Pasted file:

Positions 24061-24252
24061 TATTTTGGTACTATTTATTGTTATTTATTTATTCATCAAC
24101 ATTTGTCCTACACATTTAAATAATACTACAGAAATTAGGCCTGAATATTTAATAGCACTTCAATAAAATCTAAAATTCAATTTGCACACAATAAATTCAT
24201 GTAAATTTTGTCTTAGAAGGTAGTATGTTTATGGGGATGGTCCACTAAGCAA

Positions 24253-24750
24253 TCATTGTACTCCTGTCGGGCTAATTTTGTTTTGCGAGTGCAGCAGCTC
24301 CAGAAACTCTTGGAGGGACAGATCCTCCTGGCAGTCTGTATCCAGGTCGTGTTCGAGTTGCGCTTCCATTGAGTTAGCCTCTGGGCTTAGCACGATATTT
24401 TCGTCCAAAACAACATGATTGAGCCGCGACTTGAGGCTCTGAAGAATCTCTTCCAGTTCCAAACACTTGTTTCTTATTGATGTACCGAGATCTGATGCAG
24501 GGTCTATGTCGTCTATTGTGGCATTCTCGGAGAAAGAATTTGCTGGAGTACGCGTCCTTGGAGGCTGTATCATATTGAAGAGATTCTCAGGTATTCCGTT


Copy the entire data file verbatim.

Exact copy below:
Positions 24061-24252
24061 TATTTTGGTACTATTTATTGTTATTTATTTATTCATCAAC
24101 ATTTGTCCTACACATTTAAATAATACTACAGAAATTAGGCCTGAATATTTAATAGCACTTCAATAAAATCTAAAATTCAATTTGCACACAATAAATTCAT
24201 GTAAATTTTGTCTTAGAAGGTAGTATGTTTATGGGGATGGTCCACTAAGCAA

Positions 24253-24750
24253 TCATTGTACTCCTGTCGGGCTAATTTTGTTTTGCGAGTGCAGCAGCTC
24301 CAGAAACTCTTGGAGGGACAGATCCTCCTGGCAGTCTGTATCCAGGTCGTGTTCGAGTTGCGCTTCCATTGAGTTAGCCTCTGGGCTTAGCACGATATTT
24401 TCGTCCAAAACAACATGATTGAGCCGCGACTTGAGGCTCTGAAGAATCTCTTCCAGTTCCAAACACTTGTTTCTTATTGATGTACCGAGATCTGATGCAG
24501 GGTCTATGTCGTCTATTGTGGCATTCTCGGAGAAAGAATTTGCTGGAGTACGCGTCCTTGGAGGCTGTATCATATTGAAGAGATTCTCAGGTATTCCGTT